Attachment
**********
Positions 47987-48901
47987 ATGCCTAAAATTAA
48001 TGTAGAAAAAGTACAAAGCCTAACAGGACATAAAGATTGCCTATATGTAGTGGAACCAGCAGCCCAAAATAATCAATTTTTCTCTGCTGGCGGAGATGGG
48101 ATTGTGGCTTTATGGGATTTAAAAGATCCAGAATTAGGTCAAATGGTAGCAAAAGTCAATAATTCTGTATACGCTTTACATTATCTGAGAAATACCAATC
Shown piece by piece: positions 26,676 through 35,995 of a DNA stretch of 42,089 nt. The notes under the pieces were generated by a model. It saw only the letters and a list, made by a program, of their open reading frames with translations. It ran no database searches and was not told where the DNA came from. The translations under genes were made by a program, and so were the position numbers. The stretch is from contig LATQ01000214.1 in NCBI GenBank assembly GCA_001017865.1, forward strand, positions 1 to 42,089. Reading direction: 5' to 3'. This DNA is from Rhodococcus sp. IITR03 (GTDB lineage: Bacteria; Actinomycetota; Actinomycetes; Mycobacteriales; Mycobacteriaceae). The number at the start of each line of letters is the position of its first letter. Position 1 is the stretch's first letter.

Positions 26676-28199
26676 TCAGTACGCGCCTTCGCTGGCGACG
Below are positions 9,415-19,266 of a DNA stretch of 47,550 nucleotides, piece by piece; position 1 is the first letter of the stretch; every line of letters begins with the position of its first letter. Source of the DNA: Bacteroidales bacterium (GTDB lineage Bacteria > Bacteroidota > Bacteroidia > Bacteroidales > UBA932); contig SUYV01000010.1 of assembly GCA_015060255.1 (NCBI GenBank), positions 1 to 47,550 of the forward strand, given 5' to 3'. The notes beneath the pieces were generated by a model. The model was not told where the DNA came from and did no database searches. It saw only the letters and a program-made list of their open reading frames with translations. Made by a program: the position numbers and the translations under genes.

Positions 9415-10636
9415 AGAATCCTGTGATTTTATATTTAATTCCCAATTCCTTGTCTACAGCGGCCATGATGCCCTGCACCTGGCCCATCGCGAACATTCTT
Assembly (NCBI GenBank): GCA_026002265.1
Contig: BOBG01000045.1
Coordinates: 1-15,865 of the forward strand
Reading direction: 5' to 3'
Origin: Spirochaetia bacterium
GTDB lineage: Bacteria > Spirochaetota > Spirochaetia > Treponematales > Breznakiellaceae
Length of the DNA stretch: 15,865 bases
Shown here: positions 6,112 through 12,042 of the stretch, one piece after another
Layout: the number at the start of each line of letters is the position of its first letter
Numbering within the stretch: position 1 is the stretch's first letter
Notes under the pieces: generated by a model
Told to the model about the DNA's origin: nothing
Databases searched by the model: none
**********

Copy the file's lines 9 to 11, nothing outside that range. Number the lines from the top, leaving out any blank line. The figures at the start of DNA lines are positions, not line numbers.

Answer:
Positions 9415-10636
9415 AGAATCCTGTGATTTTATATTTAATTCCCAATTCCTTGTCTACAGCGGCCATGATGCCCTGCACCTGGCCCATCGCGAACATTCTT
Assembly (NCBI GenBank): GCA_026002265.1